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Fire & Termite-Resistant Pallets From Coconut Husk That Save 200 Million Trees A Year

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In the tropical landscape of peninsular India, coconut trees form a vital resource in everyday life. From extensive culinary use to generating a wide range of household items as by-products, coconut is virtually indispensable in Southern India.

Consequently, a heap of coconut husks and shells on the roadside – blocking the drainage system, packing up the landfills, or polluting the air when burnt – is not a very rare sight. This is the ugly part of the story. Although biodegradable, coconut husks end up as useless, despite having a horde of potential uses unknown to the urban population. Even in rural areas, coconut residues are finding lesser and lesser usage as fuel or otherwise, courtesy the switch to modernised lifestyle. While India is yet to identify and address this problem, a company in Amsterdam has found a perfect sustainable solution, worthy of replication in coconut-rich nations of South-East Asia. Dutch start-up CocoPallet produces biologically processed transportation pallets from coconut husk. Not only are these 100% organic, greener, cheaper and more compact than wood or plastic pallets, but they are also indirectly preventing the felling of around 200 million trees per year in the Netherlands. Founder Michiel Vos has improvised on the technology originally developed by Wageningen University researchers and created a world-class product with equal finesse and sturdiness, that is boosting a circular economy.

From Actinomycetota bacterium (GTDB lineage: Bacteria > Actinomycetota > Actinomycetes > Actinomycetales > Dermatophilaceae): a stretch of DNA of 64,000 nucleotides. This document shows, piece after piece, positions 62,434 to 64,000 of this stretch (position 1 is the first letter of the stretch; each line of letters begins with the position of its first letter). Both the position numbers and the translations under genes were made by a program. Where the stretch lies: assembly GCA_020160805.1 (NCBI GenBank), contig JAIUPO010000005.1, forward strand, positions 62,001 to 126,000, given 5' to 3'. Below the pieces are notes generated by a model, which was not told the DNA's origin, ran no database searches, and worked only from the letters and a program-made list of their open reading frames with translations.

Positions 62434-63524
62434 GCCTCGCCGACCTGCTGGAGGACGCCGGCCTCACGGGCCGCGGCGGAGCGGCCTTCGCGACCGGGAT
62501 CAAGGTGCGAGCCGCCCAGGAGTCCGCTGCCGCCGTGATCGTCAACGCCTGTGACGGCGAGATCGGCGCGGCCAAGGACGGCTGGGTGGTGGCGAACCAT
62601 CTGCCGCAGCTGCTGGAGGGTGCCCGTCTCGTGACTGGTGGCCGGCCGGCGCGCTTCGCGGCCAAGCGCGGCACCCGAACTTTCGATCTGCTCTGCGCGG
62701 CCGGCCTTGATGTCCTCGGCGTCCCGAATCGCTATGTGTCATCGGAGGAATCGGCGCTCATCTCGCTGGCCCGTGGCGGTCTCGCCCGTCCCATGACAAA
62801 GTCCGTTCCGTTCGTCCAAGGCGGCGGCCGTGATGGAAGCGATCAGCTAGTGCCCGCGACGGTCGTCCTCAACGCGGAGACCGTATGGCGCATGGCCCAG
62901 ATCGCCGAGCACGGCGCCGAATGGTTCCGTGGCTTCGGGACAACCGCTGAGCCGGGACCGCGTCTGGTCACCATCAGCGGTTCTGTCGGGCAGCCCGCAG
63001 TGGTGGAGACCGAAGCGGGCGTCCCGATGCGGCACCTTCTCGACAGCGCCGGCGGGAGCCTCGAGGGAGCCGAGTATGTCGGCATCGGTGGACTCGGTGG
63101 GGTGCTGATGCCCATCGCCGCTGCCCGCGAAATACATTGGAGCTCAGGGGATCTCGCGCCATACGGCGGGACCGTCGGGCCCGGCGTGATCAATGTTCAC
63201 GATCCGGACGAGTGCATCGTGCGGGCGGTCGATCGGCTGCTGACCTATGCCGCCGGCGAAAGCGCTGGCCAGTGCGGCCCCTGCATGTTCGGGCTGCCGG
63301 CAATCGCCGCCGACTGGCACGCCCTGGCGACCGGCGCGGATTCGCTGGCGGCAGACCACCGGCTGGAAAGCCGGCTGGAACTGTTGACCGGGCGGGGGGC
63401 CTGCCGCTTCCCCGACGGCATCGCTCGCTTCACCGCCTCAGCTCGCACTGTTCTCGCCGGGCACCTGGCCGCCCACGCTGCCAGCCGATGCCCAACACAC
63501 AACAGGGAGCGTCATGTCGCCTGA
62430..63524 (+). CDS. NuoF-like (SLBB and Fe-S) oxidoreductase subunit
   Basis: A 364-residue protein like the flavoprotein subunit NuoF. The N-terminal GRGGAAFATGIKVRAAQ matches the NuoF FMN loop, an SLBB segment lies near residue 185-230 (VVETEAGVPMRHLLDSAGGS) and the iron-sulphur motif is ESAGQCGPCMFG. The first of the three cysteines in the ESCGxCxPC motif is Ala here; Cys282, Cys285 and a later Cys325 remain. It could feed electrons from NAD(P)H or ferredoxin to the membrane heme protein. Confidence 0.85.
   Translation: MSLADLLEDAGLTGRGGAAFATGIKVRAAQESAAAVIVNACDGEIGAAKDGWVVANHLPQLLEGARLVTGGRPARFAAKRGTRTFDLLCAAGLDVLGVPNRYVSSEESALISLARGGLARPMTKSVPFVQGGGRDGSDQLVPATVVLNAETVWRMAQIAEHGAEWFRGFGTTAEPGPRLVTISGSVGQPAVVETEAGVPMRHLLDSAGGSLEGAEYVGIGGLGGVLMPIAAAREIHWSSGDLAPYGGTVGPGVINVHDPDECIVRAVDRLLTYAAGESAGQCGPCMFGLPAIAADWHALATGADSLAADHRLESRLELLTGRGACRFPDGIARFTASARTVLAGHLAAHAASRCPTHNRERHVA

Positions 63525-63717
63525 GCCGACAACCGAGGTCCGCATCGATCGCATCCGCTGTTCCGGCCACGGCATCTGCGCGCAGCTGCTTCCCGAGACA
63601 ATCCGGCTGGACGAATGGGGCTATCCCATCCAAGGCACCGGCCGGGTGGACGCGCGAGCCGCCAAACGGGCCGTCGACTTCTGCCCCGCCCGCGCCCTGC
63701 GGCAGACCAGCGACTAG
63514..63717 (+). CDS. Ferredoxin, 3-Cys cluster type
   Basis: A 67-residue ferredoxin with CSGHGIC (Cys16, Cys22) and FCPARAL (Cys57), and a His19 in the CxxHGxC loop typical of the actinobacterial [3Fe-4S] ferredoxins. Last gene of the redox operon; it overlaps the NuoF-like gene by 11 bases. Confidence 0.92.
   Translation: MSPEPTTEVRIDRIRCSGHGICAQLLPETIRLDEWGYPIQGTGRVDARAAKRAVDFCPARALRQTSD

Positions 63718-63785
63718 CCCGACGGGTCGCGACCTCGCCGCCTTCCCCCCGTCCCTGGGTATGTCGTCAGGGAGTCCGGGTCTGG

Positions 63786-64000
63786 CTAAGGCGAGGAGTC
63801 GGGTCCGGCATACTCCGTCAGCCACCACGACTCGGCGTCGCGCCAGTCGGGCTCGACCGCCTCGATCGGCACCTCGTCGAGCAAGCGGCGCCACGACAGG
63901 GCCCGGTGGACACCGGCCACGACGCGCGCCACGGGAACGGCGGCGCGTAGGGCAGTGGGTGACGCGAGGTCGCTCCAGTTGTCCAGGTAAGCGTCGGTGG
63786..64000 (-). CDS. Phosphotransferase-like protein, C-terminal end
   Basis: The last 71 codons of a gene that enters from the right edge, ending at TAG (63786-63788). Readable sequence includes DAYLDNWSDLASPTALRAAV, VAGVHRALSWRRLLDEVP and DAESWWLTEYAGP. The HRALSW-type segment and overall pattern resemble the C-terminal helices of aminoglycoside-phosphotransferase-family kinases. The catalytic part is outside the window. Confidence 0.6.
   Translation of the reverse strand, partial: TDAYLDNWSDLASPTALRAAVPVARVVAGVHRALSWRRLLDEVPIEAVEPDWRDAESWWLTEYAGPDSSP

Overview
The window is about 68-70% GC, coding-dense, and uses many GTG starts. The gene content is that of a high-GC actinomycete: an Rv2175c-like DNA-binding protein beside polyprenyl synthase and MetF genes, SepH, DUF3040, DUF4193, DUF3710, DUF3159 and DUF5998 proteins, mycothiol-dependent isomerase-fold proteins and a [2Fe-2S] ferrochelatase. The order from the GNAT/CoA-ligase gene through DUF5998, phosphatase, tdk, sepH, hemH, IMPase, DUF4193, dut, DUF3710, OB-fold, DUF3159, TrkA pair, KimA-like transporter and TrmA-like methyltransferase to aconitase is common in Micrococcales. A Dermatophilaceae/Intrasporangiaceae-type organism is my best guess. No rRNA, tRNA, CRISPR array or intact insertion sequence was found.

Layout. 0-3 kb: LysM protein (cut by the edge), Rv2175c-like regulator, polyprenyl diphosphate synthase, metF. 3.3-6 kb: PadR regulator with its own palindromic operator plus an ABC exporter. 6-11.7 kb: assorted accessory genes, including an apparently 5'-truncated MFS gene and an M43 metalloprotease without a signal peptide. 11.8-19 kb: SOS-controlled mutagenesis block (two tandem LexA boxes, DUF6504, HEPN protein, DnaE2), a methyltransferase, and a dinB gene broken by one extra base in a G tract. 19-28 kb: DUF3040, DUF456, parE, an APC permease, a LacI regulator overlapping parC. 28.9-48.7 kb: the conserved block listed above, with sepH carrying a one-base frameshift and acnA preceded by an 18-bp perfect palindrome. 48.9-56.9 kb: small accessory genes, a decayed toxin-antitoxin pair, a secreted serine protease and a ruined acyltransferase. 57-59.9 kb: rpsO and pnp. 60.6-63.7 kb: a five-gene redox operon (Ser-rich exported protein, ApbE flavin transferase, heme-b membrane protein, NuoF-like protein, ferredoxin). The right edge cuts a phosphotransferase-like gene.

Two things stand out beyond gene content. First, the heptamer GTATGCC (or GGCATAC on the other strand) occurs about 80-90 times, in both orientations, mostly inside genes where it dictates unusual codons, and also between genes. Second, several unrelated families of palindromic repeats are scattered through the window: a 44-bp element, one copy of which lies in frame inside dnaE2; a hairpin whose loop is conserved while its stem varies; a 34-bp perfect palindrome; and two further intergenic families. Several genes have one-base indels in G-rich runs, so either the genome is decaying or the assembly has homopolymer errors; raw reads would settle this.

CocoPallet
85% of the coconut husks go to waste

An ancient Indonesian technique

The idea of CocoPallet actually has its root in a primitive Indonesian procedure, practised by only a handful. Jan Van Dam, a plant-fibre scientist at Wageningen University chanced upon this superb technology when a man from Indonesia presented a prototype coconut pallet to him. “Rock hard, wood-like board material from coconut husk? That was new to me,” he shared with Dutch daily ‘de Volkskrant’. Traditionally made from shredded coconut husk processed in steam, the almost forgotten technique was revived by Jan Van Dam and his team in a modern set up.

“We looked for improvements and came up with a technique where the ground up husk is pressed together at a high temperature,” Van Dam explains. The natural lignin in the coir melts and forms the binding material, making it resistant to termites – which is a major problem with wood.

Soon afterwards, he launched a pilot project in the Philippines, which failed for a number of local reasons. The revolutionary technology would have faded into oblivion once again had Michiel Vos not met with Jan Van Dam. “Why don’t you use coconut husk, he asked?…. And anywhere in Asia, it is found almost for free on the side of the road,” recalls Vos about his interaction with Van Dam.

CocoPallet
Coconut has a wide variety of uses

Advantages of CocoPallets